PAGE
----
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Iranian Women Allowed in Sports Stadium for First Time in 37 Years

“It's hard to close the doors of the stadium on women now.”
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During this year’s World Cup, the Iranian soccer team played and beat Morocco, scoring the first Iranian victory in almost 10 years. But it wasn’t the only victory won that day.

Image by Thomas Serer on Unsplash

Because of this win, women were allowed to enter Tehran’s largest stadium for the first time in 37 years to watch a screening of the following match between Spain and Iran on June 20th.

On June 25th, women were allowed to enter a second time to watch Iran play Portugal. Despite some criticizing the choice to let women enter, countless female attendees were overjoyed to watch their team play.

British-Iranian student and activist Ghoncheh Ghavami, who has become a leader in fighting to lift the viewership ban after being detained for trying to attend a men’s volleyball game, was in attendance of the historic event.

“It was incredible, the first time we saw the stadium there was 100,000 people present,” Ghavami said in an email to NBC News about the Iran-Spain game. “The space was great. Even after the end of the game, people continued to stay in the stadium.”

Pretty Litter

A group of Iranian women known as Open Stadiums has been protesting for access to the stadium during the World Cup. The group posted a picture on Twitter of the women in attendance following the June 20th game.

Open Stadiums has been a loud supporter of the lifting the ban, calling themselves “a movement of Iranian Women seeking to end discrimination & let women attend stadiums.”

Since Iran’s 1979 Islamic Revolution, women have been banned from attending men’s sports events because, as Iranian clerics say, “women must be kept from entering sports arenas because they need protection from the masculine environment at those venues.”

While Iranian President Hassan Rouhani has criticized these policies, this is the first real step that has been taken in regards to giving women access to  sports events. But unfortunately, not all Iranian political leaders think that the ban should be removed. Iran’s chief prosecutor, Mohammad Jafar Montazeri, said he was “ashamed” of the recent experience opening the stadium up to women.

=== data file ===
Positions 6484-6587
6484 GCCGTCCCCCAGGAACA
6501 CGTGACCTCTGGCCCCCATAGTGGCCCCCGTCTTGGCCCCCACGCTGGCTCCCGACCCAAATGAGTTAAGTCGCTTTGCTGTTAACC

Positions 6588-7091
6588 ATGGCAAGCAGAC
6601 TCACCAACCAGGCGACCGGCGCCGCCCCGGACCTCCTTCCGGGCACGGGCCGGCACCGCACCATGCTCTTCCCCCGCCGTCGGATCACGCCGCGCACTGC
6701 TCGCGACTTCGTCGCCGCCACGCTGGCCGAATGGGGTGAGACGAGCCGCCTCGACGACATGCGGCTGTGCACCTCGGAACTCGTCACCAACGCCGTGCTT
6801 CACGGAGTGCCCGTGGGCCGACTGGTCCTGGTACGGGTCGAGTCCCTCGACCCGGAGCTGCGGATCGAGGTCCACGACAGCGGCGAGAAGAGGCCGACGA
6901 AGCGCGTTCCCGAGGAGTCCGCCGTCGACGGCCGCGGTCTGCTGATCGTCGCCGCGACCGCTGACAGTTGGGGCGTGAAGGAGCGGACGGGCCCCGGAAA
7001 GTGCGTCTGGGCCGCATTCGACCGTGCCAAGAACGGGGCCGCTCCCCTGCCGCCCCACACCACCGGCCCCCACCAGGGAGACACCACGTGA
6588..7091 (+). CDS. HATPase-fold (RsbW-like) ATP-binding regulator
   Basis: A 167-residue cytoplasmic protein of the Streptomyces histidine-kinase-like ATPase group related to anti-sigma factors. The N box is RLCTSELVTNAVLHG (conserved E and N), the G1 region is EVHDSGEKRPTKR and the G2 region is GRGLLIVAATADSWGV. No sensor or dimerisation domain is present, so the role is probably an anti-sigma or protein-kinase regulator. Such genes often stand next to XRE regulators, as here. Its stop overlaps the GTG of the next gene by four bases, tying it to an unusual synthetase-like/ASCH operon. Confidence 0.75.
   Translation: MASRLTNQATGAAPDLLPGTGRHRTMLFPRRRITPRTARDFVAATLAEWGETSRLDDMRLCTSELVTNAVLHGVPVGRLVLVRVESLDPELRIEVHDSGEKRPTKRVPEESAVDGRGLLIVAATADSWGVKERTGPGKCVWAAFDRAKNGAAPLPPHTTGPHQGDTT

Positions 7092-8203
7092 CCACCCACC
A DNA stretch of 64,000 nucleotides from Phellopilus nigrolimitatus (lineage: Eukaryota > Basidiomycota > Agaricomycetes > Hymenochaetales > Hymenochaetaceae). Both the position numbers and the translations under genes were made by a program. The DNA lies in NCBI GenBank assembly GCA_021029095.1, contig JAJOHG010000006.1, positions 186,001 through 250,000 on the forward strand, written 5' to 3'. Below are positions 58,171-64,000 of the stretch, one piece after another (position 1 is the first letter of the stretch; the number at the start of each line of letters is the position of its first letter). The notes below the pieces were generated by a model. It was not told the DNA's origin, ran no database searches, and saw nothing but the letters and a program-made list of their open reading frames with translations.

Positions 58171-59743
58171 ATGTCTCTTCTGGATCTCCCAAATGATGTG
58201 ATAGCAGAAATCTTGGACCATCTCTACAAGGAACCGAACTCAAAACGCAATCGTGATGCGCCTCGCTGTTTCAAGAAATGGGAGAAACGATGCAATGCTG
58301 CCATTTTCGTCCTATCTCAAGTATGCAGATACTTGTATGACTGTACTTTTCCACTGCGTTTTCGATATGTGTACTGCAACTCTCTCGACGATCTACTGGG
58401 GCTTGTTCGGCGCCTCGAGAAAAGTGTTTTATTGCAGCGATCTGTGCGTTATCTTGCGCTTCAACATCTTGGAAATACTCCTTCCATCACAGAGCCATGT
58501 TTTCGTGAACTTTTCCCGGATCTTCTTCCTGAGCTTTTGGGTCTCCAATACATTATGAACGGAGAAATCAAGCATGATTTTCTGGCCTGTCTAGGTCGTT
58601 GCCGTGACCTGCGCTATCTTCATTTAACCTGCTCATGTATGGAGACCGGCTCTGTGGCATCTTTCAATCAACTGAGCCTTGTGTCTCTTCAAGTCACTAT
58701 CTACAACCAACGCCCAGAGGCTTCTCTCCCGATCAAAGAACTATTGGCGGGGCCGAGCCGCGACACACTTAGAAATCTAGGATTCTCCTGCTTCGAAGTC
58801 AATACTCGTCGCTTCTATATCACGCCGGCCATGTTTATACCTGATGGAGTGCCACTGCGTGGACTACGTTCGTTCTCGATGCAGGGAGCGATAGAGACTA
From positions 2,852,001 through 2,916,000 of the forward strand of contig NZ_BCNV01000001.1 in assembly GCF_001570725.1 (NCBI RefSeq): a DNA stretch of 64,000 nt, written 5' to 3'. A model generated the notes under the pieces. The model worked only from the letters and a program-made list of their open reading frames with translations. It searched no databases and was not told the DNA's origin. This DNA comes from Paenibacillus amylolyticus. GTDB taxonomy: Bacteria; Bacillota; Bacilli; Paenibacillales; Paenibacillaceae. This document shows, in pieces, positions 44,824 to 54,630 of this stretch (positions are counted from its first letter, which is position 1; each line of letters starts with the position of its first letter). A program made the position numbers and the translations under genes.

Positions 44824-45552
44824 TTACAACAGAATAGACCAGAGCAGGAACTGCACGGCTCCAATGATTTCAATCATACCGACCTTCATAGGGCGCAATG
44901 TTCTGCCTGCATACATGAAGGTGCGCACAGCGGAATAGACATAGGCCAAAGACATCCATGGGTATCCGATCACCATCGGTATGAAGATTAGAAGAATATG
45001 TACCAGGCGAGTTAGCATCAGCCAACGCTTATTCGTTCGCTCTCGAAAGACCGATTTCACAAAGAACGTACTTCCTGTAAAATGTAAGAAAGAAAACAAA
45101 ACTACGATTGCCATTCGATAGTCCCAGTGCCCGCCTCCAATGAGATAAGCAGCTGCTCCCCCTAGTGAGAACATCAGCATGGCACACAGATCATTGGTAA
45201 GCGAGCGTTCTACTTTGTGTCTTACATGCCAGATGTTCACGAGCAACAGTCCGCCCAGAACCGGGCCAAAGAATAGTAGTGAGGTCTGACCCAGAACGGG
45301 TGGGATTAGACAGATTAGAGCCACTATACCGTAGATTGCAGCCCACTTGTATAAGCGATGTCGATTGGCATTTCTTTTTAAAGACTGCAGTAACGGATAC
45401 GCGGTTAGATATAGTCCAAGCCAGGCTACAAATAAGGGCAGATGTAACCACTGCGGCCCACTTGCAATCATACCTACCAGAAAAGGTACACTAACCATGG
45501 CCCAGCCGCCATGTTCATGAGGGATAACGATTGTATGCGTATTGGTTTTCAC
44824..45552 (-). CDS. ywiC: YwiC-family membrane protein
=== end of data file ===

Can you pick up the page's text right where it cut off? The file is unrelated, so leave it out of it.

He went on to say that the women removing their headscarves and singing and dancing in the stadium was an act of “disrespect to our martyrs and betrayal of the revolution.”

Iran is currently the only country participating in the 2018 World Cup Games that prohibits women from entering stadiums, according to the Center for Human Rights in Iran.

Image of Hadi Ghaemi from Instagram user @inspiringiranians

Despite those who support the ban, many hope that letting women enter the stadium – though it was made clear that the lift on the ban did not remove the policies completely – is a step toward a permanent change.

“It’s a positive development that women were finally let into Tehran’s Azadi stadium today after protests by women and men outside the arena, but it remains to be seen whether the discriminatory ban has been permanently lifted. Iranian women have been risking arrest by peacefully protesting this ban for years and have shown they won’t back down until they are treated as equals,” said executive director of The Center for Human Rights in Iran, Hadi Ghaemi.

The hopeful supporters of allowing women to enter stadiums view this recent development, and its media coverage, as a huge step toward developing more equal policies across the board.

“These doors finally opened. The image of women’s happiness and encouragement has been widely disseminated, and has been broken down into cyberspace,” Ghavami said. “It’s hard to close the doors of the stadium on women now.”

Featured Image from Instagram user @SoccerGrlProbs

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